Initially starting out as a band playing Black Sabbath covers, Italian heavy metallers Black Inside have grown into a strongly accomplished and captivating proposition as evidenced by new album A Possession Story. Casting a classic heavy metal sound with numerous dark flavourings embroiled in doom toned imagination, musically and emotionally, the album is a potent step from a band looking forward to having a very healthy presence within the European metal scene.
Formed in 2009, the Napoli hailing quintet soon moved from playing other’s tracks to writing and performing their own mix of infectious classic, eighties, doom, and epic metal. Autumn 2011 saw the band release the Servant Of The Servants demo which down very well with fans whilst garnering very positive media reviews. Across the December of the following year and the January of its successor, Black Inside recorded debut album The Weigher Of Souls which also upon release via Underground Symphony Records, earned rich praise and attention. Recorded towards the end of last year, the Neil Haynes mixed and mastered A Possession Story pushes the band’s name and sound to loftier heights and easy to expect broader spotlights on Black Inside.
The Red Cat Records released proposition opens with Man Is A Wolf To Men, a stirring slice of metal taking little time to awaken ears and appetite with its thrash lined riffery and ravenous mix of rhythmic and aggressive tenacity. There is a definite Metallica feel to the track, an inviting tone which is only accentuated by the guitars of Brian Russo and Eduardo Iannaccone, as well as the grizzly voice of Luigi Martino. Across its length, those same strings also spill tantalising sonic and melodic tempting and a dark drama which is carried deeper into the song by the bass of Vincenzo La Tegola. As you can say about the album overall, there are few major surprises with the encounter yet it has a fresh and powerful presence which only invites involvement.
The Siege Of Jerusalem follows and straight away has a heavier prowl to its gait and doomy air to its nature, guitars spinning a sinister web around the initially spoken vocals and portentous rhythms led by the spiky beats of Enzo Arato. Once setting the scene, the song twists into a more power metal bloomed canter, which maybe does not quite live up to the promise of its entrance but spins a captivating theatre of sound and words. Imagination is also a thick element of the encounter, slips into melodic caresses with impassioned vocals and a tapestry of skilled enterprise from the guitars for the main mesmeric.
The song Black Inside also makes a beguiling introduction, guitar seducing and dark vocals entwining before the song comes alive with sonic flames and a brooding tone of bass, all subsequently attributing to a heavy metal roar with a fusion of inventive unpredictability and sparkling melodic expression. It is a template continuing in both I’m Not Like You and King Of The Moon, though both cast individual and dynamic proposals of their own. The first has a spicy blues rock lining to its fiery rock ‘n’ roll whilst its successor, as in all songs to varying degrees, openly wears the band’s Black Sabbath seeding in its power balladry.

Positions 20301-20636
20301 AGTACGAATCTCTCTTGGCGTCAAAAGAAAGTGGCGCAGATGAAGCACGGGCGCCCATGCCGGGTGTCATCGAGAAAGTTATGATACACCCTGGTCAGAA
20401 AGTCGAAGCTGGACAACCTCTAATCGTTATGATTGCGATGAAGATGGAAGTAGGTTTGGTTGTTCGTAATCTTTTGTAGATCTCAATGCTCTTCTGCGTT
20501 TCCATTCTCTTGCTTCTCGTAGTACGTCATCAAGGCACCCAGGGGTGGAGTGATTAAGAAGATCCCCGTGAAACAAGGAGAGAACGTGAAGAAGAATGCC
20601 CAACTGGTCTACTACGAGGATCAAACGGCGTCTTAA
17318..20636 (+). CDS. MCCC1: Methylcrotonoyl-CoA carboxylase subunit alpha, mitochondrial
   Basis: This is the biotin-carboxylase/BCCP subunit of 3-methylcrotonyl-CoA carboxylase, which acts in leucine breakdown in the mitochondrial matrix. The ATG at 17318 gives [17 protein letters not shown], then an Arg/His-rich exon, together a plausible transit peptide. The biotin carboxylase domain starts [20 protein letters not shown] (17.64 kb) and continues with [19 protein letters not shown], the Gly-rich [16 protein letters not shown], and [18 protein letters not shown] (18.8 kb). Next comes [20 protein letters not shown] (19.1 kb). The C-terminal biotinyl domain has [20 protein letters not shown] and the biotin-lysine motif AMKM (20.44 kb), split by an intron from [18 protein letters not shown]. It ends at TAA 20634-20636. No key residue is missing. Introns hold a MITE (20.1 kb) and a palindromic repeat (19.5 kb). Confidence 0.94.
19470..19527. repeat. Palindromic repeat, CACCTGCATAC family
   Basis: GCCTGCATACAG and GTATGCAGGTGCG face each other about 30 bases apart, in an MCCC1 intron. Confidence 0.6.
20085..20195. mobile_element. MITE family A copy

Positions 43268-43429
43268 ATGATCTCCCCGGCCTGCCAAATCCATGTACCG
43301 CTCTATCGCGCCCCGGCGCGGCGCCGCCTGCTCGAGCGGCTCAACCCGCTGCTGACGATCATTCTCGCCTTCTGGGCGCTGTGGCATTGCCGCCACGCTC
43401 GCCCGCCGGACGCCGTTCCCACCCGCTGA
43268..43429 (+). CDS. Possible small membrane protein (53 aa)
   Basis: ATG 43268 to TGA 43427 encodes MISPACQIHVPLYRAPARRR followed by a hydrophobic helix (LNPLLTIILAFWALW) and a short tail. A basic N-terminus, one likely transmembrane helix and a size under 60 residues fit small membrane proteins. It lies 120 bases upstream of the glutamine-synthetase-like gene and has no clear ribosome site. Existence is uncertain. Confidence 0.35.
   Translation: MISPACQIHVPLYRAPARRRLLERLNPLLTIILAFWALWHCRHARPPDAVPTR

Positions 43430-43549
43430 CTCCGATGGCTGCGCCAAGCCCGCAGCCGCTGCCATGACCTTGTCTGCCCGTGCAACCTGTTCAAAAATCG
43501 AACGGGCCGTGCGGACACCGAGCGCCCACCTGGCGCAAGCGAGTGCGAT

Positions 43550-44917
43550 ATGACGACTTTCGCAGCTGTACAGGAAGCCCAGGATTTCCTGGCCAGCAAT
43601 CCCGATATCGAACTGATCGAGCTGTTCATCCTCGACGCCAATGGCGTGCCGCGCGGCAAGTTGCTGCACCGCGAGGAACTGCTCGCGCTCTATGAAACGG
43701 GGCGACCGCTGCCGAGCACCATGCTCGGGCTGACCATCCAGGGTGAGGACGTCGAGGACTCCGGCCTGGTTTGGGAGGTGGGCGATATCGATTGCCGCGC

Things get heavier and more sonically flirtatious with Too Dark To See, tangy grooves and anthemic tendencies potent persuasion from early on and only increasing their temptation as the band evolves and twists them with further magnetic resourcefulness across its riveting body. The bass of La Tegola reveals a repertoire of sinister tones and invention alone, superbly and imaginatively backed by the theatre and adventure of the guitars. The best track on the album it is as good as matched by the album’s title track and its own haunted maze of sound and sinister imagination. It is almost imposing with its doom spawned breath and initial elegant collusion of instrumentation and resonating sounds, but it is also another which cannot quite keep its scintillating start consistently going across its whole adventurous landscape. Nevertheless the track is a cauldron of intensity and creative ingenuity which only leaves a healthy greed for more.
The mellow seducing of Forsaking Song with the excellent additional vocals of Sara Shade continues the by now hypnotic lure of A Possession Story whilst the creative stalking of Jeffrey from yet another irresistible introduction, swings into a lumbering beast of incitement. Its doom’ heritage’ is an open predation and persistently swaying the intent and tone of the track as it broadens its creative shoulders and thick mesh of sound with every passing minute and idea. Like Iron Maiden meets Candlemass, the song is eight minutes of provocative resourcefulness which every time it begins to labour in flavour or style manages to sculpt and whip out another thrilling and unpredictable twist.
The purest slice of classic metal rock ‘n’ roll on the album brings the album to a close, Pharmassacre an anthem to swing fists and vocal chords to, and though for personal tastes it is the weakest song, it still creates a lively and enjoyable close to a highly satisfying release.
A Possession Story is a grower too, a release sparking stronger pleasure as every listen reveals more of its more understated but potent qualities. It is fair to say that Black Inside is not ready to turn the heavy metal scene fully its way yet but their album certainly gives it a very inviting nudge.
A Possession Story is available now via Red Cat Records.